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Remember When Javy Baez and Jon Lester Kicked Off the NLDS with a Cubs Win?

Chicago Cubs News

javy-baez-celebrateThe 2016 Cubs postseason was so full of drama and excitement that there is almost no win from the entire 11-game slate of victories that doesn’t fill me with some sense of “OMG that was AMAZING”. I’m sure a big part of that is simply the fact that the stakes are so high in those games, and the competitiveness so high, that a Cubs fan is necessarily going to attach an extra layer of drama to everything, even if the game wasn’t actually all that dramatic.

But you certainly can’t say that the drama and excitement of the very first game of the postseason for the Cubs was merely an artifice of our fandom.

Instead, it was a classic postseason game one: you had two aces pitching like aces, two excellent defenses keeping things close, and a sense throughout the game that a single run could be the entire difference.

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With all appropriate credit to Johnny Cueto, who was legitimately excellent, Jon Lester was a boss in that game. When you think about the stakes and about what Lester was signed to do with the Cubs, it’s hard to do much better than eight scoreless innings, allowing just five hits, no walks, and striking out five.

Cueto, of course, matched Lester through nearly eight innings – and, with 10 strikeouts, was arguably more dominant – but he made a mistake to Javy Baez in the 8th inning, and Javy didn’t miss it:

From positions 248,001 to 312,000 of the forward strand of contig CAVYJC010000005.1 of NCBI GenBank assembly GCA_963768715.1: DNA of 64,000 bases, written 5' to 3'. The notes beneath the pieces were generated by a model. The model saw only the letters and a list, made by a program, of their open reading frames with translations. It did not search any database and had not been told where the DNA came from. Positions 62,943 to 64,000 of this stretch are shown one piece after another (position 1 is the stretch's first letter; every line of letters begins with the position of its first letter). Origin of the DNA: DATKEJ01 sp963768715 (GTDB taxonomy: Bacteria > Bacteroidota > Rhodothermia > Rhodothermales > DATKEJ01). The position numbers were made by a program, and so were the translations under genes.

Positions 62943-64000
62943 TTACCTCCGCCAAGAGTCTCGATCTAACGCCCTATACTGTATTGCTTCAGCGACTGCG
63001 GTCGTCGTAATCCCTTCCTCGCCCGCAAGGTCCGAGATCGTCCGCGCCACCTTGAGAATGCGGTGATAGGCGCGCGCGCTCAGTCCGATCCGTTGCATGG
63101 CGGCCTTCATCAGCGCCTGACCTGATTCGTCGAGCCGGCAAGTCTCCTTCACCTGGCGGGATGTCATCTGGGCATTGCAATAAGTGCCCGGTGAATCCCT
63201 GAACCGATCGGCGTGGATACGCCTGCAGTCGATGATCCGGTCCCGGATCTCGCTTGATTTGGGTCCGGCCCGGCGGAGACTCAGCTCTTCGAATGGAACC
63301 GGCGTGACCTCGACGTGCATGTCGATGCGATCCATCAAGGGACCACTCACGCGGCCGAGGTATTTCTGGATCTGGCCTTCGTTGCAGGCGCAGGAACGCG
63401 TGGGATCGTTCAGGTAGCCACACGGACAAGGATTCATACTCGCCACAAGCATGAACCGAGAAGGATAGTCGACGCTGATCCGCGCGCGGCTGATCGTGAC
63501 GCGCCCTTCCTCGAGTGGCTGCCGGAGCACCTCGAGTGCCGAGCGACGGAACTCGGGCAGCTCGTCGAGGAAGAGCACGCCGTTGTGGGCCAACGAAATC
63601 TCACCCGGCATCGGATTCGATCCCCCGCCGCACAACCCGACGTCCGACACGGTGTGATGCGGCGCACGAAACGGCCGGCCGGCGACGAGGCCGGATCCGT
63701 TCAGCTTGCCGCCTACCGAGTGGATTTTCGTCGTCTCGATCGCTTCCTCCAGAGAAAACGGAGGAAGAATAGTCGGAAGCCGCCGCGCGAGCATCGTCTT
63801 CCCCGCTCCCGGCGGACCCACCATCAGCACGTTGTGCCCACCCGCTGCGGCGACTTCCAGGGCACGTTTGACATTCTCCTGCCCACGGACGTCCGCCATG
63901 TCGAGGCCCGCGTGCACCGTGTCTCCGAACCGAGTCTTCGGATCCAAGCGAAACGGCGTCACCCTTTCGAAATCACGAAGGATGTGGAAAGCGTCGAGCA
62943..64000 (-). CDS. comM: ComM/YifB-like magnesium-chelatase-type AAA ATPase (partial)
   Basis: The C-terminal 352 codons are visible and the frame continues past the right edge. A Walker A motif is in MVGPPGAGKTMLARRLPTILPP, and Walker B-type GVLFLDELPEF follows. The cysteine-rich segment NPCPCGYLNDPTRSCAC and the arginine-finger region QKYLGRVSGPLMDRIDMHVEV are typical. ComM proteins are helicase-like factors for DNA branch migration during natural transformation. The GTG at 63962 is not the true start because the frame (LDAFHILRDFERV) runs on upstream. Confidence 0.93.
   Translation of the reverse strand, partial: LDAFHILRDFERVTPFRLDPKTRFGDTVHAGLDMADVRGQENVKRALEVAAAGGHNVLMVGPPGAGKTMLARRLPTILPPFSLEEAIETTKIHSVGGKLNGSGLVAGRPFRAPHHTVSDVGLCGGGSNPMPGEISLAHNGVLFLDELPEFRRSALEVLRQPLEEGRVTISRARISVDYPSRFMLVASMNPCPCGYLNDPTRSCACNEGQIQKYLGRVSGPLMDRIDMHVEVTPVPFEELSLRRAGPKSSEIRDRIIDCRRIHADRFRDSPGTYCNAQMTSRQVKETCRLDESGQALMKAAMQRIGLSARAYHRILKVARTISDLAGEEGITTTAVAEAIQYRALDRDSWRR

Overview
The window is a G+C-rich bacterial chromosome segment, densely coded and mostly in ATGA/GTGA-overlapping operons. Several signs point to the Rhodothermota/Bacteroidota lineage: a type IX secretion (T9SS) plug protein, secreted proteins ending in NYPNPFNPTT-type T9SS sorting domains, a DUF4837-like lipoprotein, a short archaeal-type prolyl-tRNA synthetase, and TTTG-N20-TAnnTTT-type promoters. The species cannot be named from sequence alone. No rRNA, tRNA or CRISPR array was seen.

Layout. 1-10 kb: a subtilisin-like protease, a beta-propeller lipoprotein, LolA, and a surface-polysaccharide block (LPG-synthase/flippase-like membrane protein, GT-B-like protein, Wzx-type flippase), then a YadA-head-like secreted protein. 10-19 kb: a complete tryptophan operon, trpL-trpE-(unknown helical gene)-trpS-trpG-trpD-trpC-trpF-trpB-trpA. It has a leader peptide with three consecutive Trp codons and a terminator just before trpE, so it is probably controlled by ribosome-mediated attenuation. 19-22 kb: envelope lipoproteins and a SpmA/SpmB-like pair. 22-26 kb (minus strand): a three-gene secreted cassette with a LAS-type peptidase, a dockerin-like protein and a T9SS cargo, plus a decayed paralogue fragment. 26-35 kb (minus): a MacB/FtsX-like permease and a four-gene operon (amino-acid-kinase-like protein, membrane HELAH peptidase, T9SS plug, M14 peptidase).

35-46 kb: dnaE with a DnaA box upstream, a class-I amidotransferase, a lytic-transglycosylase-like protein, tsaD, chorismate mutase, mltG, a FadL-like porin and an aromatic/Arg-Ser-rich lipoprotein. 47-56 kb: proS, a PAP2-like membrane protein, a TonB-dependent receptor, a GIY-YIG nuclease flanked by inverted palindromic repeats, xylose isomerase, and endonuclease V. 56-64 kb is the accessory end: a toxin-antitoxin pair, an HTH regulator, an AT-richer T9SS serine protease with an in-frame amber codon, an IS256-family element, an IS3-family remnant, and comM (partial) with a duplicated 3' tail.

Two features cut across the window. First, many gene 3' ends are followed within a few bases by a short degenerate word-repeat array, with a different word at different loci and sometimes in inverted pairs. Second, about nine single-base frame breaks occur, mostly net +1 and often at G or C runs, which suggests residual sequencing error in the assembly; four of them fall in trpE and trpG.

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I will never forget the moment of that swing. I was watching in a packed Yak-Zies, a bar across the street from Wrigley Field, and the moment the ball left Baez’s bat, I jumped into the air in a twisting, screaming motion, which took me away from viewing the screen momentarily. The ball hung in the air so long that I had time to offer many happy high fives before I turned back around, only to see the ball barely reach the basket in left field. WHEW.

I couldn’t believe it when Angel Pagan looked to be settling under the ball, which had clearly been absolutely crushed. But the wind was howling in from left, and Baez had hit the ball so high that there was maximum wind impact – which, if you never knew the numbers for it, can be a 50+ foot change in distance when the wind is blowing in at even a decent clip (let alone 20+ mph). In other words, a ball hit like Baez’s – 107mph off the bat, 36 degree launch angle – is usually way, way gone. Without wind, that one is way up in the bleachers. With wind blowing out, the ball is bouncing out on the street.

In the end, and on the scoreboard, a homer is a homer, and that was the run the Cubs needed to win the game.


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Enjoy it, Javy:


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Brett Taylor

Brett Taylor is the Editor of Bleacher Nation, and you can find him on Twitter at @BleacherNation.

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